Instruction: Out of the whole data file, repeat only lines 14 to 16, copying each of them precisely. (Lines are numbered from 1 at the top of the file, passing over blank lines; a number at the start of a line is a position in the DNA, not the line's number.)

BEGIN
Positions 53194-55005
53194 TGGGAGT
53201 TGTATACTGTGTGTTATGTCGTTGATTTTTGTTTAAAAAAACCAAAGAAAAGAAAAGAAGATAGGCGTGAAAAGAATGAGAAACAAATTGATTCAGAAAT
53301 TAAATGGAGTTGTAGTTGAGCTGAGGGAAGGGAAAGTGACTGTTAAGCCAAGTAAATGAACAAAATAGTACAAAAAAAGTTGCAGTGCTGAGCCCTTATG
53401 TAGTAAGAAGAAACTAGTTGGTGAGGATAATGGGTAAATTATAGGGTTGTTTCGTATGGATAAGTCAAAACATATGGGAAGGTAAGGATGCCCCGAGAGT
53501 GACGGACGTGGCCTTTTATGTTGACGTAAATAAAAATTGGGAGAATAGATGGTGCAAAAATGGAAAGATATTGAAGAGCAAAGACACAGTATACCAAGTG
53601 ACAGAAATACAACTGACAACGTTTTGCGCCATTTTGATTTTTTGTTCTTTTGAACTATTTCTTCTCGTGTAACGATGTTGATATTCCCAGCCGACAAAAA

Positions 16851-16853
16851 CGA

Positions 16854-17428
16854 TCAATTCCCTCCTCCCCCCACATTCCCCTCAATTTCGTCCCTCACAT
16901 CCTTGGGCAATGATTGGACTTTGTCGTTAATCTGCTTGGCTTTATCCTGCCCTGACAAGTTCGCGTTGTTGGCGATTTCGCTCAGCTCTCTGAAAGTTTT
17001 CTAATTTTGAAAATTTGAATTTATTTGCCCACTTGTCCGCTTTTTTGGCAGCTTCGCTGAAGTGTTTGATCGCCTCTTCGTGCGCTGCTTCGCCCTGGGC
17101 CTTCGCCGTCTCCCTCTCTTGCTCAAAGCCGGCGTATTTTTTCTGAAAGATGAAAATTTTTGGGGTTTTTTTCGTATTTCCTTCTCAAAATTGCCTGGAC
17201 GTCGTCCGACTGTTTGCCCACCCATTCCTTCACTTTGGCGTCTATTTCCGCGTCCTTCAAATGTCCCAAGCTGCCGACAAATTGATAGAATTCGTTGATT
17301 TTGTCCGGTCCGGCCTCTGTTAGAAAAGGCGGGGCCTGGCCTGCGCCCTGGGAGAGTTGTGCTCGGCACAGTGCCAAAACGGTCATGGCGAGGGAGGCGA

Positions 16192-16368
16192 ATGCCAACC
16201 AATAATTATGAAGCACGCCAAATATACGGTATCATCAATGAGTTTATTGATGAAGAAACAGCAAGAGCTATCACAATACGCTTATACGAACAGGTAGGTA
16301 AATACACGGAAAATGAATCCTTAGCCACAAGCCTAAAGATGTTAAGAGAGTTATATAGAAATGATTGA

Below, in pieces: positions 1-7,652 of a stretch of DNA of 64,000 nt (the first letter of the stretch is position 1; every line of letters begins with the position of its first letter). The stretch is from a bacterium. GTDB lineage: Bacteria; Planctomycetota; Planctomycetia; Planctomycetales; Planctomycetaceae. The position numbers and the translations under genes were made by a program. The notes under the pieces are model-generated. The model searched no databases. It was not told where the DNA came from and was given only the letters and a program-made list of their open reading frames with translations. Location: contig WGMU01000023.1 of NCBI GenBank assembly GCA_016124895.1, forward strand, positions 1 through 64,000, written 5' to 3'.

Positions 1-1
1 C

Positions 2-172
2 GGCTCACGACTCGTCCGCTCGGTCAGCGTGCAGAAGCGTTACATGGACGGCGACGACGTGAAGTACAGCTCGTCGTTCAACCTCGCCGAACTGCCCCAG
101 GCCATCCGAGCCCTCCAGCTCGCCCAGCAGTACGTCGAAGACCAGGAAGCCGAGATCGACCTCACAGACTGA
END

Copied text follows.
17101 CTTCGCCGTCTCCCTCTCTTGCTCAAAGCCGGCGTATTTTTTCTGAAAGATGAAAATTTTTGGGGTTTTTTTCGTATTTCCTTCTCAAAATTGCCTGGAC
17201 GTCGTCCGACTGTTTGCCCACCCATTCCTTCACTTTGGCGTCTATTTCCGCGTCCTTCAAATGTCCCAAGCTGCCGACAAATTGATAGAATTCGTTGATT
17301 TTGTCCGGTCCGGCCTCTGTTAGAAAAGGCGGGGCCTGGCCTGCGCCCTGGGAGAGTTGTGCTCGGCACAGTGCCAAAACGGTCATGGCGAGGGAGGCGA